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Startups Love Obama's Internet Proposal, But Cable Industry Calls It 'Draconian'

Jessica Palombo

This week President Barack Obama proposed reclassifying the Internet as a public utility. Some Floridians are applauding the idea as a way to protect startup businesses and consumers. But the cable industry is fighting back, saying the level of regulation the president proposes would stifle investment and potentially limit service to those same consumers.

The Ping-Pong table in the lobby confirms it: This is a startup incubator. The sleek-looking shared workspace is called Domi Station. It’s just off the Florida State University campus.

“Right now we’re in the open lounge. It has a nice bar that usually has beer on tap for happy hour Friday,” says Ryan Kopinsky. He comes here to run his startup, Shop X. It’s an app that lets people make shopping lists by talking to their Google Glass eyepieces.

“And as a startup founder, it really inspires me to kind of disrupt the Internet market, and that’s not possible without net neutrality,” he says.

Net neutrality. Those words have been buzzing around the nation after a proposal by President Obama recently stoked a longstanding debate. The president wants the Federal Communications Commission to reclassify the Internet as a public utility like phone service.

“In plain English, I’m asking them to recognize that for most Americans, the Internet has become an essential part of everyday communication and everyday life,” Obama said in a video posted on the White House website.

To keep Internet content and traffic flowing freely, Obama wants the FCC to allow more regulation of service providers. Those include cable companies like Comcast and so-called Internet backbone providers like Verizon.

Kopinsky says new entrepreneurs want those extra checks in place to ensure providers don’t allow deeper-pocketed companies to pay to fast-track their web services to customers. In industry speak, that’s called “paid prioritization.” Some have referred to it as creating Internet “fast lanes.”

Kopinsky says, “Because right now, since I have the same privileges on the Internet as a Google or a Netflix, I can create a startup, and within a year or two, I can have the same volume of traffic and still be a competitor. I have a fair chance at fighting the big boys. Now, when you have everyone in a different league where I have to pay up my way, that is not really scalable, especially as an early startup. You cannot scale when you have to pay up so much just for access.”

The FCC’s own Open Internet proposal would require providers to disclose their policies and prohibit them from blocking content, among other edicts. But critics have said it doesn’t go far enough because it still allows paid prioritization.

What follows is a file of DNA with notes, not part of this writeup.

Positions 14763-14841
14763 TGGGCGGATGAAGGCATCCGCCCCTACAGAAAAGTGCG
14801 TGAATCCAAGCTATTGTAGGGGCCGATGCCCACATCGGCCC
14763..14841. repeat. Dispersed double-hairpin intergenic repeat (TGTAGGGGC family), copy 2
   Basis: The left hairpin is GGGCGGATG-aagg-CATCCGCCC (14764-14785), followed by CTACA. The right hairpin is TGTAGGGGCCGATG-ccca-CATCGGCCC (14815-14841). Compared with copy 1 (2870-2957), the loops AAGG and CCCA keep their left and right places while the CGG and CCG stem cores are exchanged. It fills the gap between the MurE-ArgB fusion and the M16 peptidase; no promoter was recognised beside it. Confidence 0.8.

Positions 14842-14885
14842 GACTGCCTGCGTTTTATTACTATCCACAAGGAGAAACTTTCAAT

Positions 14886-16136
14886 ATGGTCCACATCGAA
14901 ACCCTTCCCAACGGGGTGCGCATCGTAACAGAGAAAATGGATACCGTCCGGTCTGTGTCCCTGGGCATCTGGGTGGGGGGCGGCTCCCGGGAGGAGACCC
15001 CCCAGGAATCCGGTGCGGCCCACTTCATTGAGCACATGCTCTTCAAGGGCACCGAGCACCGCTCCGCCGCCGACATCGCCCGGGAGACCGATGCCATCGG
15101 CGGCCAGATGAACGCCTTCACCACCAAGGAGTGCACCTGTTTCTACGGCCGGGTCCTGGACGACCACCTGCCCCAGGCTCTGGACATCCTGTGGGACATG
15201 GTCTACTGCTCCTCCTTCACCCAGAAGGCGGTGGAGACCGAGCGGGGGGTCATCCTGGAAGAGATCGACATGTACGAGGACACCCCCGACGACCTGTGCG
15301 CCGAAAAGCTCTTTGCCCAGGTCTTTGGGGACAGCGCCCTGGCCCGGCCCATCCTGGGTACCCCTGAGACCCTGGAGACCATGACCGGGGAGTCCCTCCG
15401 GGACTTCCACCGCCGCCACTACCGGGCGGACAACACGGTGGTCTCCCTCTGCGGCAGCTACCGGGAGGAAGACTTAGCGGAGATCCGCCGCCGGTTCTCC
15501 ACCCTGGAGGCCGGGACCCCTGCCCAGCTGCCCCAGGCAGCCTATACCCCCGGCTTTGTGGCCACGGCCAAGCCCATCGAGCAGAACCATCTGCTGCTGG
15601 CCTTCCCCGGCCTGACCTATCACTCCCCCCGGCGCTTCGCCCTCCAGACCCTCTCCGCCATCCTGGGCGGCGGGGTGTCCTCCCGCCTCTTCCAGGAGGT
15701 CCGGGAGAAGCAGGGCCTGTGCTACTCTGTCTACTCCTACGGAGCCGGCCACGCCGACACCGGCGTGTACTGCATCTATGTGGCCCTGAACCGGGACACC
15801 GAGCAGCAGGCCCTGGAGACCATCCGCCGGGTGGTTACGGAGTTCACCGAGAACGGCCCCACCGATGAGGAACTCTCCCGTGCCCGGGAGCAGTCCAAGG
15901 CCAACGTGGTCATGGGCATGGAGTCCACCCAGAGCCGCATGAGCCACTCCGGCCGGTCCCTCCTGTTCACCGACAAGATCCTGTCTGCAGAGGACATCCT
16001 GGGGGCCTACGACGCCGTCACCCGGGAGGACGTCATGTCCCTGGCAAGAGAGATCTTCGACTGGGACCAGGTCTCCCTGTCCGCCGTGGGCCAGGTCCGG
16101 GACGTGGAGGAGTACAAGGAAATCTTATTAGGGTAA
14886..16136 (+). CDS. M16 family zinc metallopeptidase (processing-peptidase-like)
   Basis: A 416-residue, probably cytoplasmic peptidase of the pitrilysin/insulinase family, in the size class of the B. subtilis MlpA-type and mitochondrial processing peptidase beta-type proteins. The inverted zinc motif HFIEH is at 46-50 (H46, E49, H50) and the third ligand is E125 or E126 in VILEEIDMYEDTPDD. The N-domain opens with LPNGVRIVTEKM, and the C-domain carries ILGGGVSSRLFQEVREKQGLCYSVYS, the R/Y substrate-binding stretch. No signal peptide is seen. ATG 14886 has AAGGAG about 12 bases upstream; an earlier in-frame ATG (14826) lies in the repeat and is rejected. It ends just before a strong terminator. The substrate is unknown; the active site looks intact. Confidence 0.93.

Florida State University Telecommunications Policy Professor Steve McDowell says the Obama proposal, to redefine the Internet as a telecom service, is generally seen as the more customer friendly option.

“In a sense it’s a different set of rules, but it’s meant to promote competition and promote service and promote access,” McDowell says.

On the other side of the debate are free-market advocacy groups including the Associated Industries of Florida, whose CEO, Tom Feeney, says net neutrality is not in the best interest of Florida’s economy.  

But Time Warner Cable board member and former Sen. John Sununu (R-NH) says service providers do support net neutrality, just not the way the president is proposing.

“This isn’t about supporting net neutrality or not supporting net neutrality,” Sununu says. “This is about imposing harsh, draconian regulations that were designed 80 years ago on the modern Internet.”

He dismisses Obama’s proposal as a liberal attempt to expand government power, and he imagines a worst-case scenario.

“They could set prices for everyone,” he says. “And price controls are the surest way to destroy any incentive to invest in new infrastructure because you’re going to limit the ability of any company, big or small, to get a return on their investment. And that would terrible for consumers because less investment means less innovation and fewer products and services.”

Sununu says net neutrality can be achieved without the public-utility approach. And restrictions on paid prioritization are possible using a different legal remedy available to the FCC.

The final FCC rule is expected soon. But if Obama’s proposal is adopted, industry experts say to expect service providers to challenge it, so it could be years before Americans get an answer to the question, “How neutral should the net be?”